Agroforestry systems have the potential to enhance agricultural production and buffer rural livelihoods against drought in semi-arid countries such as Botswana. However, allelopathy constrains the range of tree species that can be used. Concentrations of allelopathic compounds can become particularly high in semi-arid soils because of low leaching and high evaporation rates, leading to a reduction in sub-canopy vegetation biomass. In this study, allelopathic potential was evaluated for five multi-purpose trees that are currently promoted for agroforestry in Botswana: Acacia erubescens, Acacia tortilis, Combretum imberbe, Sclerocarya birrea and Terminalia sericea. It was established that leaves from each species contained a variety of phenolic compounds (flavones, flavonols, flavonones, anthocyanins, leucoanthocyanins, coumarins and tannins) and alkaloids (tertiary and quaternary alkaloids) in varying concentrations. Although the implications for crop production are still uncertain, these results suggest that agroforestry extension in Botswana should be wary about recommending the use of these species before further research.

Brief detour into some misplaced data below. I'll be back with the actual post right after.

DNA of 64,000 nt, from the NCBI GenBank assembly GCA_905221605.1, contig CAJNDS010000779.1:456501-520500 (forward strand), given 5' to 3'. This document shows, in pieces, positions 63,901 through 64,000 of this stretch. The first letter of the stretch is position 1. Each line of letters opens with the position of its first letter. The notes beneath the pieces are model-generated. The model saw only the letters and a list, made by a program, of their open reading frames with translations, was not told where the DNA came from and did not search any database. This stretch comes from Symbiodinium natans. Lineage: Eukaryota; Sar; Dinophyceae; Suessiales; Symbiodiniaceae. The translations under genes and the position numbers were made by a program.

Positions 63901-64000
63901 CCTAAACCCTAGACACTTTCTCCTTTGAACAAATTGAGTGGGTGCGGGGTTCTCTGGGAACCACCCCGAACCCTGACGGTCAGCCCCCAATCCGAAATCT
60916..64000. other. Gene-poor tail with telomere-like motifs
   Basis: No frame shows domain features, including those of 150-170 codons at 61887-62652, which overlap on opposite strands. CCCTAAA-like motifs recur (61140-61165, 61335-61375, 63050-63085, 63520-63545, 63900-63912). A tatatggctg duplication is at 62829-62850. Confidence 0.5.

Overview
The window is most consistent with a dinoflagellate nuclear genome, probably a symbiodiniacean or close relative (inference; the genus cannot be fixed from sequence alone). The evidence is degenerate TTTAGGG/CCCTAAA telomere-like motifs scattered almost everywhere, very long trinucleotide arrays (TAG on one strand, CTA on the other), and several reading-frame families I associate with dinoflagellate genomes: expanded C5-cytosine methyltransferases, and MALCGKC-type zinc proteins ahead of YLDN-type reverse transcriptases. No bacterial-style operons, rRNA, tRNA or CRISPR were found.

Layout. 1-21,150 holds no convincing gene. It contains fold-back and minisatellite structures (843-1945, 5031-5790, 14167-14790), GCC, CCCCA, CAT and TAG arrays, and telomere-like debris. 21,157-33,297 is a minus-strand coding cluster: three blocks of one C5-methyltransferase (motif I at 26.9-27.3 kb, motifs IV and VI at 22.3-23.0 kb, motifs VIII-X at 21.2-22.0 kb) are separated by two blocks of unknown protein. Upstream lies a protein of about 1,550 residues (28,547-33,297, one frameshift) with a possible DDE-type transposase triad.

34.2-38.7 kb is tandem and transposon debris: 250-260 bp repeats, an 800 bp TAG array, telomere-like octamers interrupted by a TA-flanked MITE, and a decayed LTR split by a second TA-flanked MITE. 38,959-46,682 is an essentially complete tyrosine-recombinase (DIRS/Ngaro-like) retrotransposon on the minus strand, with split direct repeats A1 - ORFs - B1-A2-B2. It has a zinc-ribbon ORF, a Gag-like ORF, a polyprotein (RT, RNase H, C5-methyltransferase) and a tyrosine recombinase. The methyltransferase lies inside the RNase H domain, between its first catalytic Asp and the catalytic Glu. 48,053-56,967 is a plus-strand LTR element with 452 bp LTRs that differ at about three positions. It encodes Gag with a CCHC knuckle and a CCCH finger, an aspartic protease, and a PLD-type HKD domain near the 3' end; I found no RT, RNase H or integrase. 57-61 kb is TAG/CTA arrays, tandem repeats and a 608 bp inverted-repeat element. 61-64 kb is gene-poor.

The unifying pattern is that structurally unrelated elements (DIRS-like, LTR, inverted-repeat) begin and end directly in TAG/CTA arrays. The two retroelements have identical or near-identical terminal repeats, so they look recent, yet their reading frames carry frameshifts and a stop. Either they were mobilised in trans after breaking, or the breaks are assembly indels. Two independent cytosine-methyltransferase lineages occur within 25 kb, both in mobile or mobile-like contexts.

|Number of pages||4|
|Journal||African Journal of Ecology|
|Early online date||16 Apr 2007|
|Publication status||Published - Dec 2007|
- phenolic compounds